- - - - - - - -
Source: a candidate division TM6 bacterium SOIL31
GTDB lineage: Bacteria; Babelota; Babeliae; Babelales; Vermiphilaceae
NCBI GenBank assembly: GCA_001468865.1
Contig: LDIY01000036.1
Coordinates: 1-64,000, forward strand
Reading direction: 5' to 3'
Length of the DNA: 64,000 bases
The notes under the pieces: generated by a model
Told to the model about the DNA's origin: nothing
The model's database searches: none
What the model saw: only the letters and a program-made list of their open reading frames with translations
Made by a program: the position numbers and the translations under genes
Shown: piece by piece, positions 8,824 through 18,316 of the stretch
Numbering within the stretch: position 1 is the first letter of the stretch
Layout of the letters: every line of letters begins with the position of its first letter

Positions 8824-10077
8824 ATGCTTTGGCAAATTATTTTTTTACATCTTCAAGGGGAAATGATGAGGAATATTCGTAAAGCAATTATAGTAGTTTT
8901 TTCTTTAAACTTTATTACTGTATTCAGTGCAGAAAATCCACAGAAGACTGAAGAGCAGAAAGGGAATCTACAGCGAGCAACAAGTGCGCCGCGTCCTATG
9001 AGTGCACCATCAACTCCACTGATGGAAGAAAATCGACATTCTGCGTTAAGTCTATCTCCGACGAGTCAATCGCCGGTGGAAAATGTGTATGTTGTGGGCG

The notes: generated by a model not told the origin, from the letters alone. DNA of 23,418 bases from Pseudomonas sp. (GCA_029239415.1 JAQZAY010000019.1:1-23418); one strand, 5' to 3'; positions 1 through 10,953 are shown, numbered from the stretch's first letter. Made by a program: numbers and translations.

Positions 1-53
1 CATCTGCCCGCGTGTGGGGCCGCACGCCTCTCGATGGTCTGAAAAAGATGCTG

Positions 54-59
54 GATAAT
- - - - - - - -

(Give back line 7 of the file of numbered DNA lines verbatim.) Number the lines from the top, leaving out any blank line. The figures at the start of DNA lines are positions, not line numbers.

Length of the DNA: 64,000 bases